Senescence is an age-dependent deterioration process at the cellular, tissue, organ, or organism level, leading to death or the end of the lifespan (Noodén, 1988). The wilting of flower petals is a deliberate and precisely controlled senescence event in plants and has attracted many studies on flower senescence. Studies suggest that much of the biochemistry of the petal cells' disassembly is shared and quite similar to the events that have been demonstrated in leaves and other organs (Reid and Chen, 2007). Senescence of plant tissues is generally accompanied by respiration increases; breakdown of carbohydrates, proteins, lipids, and nucleic acids (Singh et al., 2000); higher production of reactive oxygen species (ROS) (Del Rio et al., 1998); increased contents of malondialdehyde (MDA) (Hodges et al., 1999); and gradual loss in the ability of scavenging enzymes to neutralize free radicals (Kanazawa et al., 2000). It is necessary to elucidate the physiological mechanisms underlying the changes and co-relationship of these factors to manipulate the flower senescence. To date, the importance of extending flower longevity to commercial floriculture has led to studies that have generated a wealth of information on physiological, biological, and molecular mechanisms of flower senescence in many floricultures such as petunia (Shibuya et al., 2004), rose (Kumar et al., 2008), and carnation (Wu et al., 1991).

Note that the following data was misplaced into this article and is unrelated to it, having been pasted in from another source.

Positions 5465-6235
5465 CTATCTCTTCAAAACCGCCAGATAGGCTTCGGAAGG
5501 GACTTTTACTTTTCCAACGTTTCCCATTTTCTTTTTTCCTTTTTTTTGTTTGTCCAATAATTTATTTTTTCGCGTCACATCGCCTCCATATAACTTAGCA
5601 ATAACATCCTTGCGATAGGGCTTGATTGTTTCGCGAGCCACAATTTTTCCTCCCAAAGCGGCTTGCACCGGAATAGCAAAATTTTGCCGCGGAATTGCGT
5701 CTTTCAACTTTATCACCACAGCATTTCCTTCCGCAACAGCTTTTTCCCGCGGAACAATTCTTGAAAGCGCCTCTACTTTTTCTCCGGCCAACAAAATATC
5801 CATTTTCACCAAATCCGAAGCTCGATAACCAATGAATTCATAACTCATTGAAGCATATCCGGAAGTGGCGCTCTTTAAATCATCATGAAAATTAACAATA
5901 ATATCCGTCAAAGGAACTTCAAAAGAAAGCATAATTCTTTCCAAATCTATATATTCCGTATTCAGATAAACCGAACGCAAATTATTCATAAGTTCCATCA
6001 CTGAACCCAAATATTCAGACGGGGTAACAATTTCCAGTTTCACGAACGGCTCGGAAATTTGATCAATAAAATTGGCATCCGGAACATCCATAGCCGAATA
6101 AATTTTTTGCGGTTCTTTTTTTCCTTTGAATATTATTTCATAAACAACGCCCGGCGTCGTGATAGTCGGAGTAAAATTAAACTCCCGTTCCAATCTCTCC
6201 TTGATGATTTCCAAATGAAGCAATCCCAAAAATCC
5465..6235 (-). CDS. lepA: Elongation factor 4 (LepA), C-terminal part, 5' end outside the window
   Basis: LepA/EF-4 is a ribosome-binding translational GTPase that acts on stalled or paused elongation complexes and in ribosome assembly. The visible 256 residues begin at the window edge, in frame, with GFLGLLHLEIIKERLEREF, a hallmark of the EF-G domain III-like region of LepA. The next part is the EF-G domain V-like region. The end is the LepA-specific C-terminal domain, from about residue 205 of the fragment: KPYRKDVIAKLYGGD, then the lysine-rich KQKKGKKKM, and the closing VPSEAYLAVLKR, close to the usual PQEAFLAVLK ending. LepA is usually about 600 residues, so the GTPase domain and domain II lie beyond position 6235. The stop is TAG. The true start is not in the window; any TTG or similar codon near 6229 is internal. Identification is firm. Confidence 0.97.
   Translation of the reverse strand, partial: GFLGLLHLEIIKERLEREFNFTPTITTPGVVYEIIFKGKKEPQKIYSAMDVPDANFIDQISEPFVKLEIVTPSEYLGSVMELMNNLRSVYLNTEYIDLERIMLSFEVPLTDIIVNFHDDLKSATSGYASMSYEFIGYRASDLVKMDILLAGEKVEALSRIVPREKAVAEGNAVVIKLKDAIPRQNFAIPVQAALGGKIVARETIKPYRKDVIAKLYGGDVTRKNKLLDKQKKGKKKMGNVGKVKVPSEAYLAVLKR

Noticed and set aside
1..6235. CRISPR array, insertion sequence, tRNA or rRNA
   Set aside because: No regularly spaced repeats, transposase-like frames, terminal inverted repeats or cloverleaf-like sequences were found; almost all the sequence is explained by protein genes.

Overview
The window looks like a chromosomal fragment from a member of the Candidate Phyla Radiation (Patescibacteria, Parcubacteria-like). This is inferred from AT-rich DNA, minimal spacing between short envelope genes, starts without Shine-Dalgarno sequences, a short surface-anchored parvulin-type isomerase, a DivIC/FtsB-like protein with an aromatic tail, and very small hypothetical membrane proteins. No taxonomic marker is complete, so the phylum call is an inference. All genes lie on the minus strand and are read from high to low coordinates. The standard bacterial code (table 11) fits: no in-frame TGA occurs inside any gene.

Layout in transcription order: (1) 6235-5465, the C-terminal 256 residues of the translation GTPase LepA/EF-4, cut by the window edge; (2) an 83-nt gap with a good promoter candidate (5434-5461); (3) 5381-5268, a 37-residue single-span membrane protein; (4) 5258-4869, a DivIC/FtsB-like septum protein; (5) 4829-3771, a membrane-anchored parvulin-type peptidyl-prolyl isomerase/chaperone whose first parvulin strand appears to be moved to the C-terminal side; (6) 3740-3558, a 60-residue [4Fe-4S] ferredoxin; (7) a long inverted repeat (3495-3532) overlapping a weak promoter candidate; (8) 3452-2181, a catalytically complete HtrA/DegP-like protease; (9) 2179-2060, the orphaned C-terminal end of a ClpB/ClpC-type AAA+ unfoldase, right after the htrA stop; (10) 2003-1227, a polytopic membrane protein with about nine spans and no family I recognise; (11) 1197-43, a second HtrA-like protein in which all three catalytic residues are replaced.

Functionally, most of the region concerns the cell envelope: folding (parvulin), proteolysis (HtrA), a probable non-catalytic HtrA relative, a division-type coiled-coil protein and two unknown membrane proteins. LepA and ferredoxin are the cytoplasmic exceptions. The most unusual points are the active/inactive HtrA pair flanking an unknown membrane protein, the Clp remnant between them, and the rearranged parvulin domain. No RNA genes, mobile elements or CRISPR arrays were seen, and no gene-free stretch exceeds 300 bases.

Freesia is a kind of bulbous crops with high value for its colorful and aromatic flowers (Wang, 2007). Several studies on breeding, tissue culture, and postharvest biology of this crop had been performed (Qin and Lin, 1995; Wang, 2007). For instance, Spikman (1986, 1987, 1989) found that Freesia flowers were sensitive to ethylene. van Meeteren et al. (1995) reported the relationships between carbohydrate and vase life of Freesia flowers. Very little is known, however, about the respiration characteristics and the physiological metabolisms during their flower development and senescence. The aim of our present study was to comparatively characterize the respiratory and physiological changes during flower development and senescence in Freesia hybrid and to provide physiological basis for its postharvest handling.
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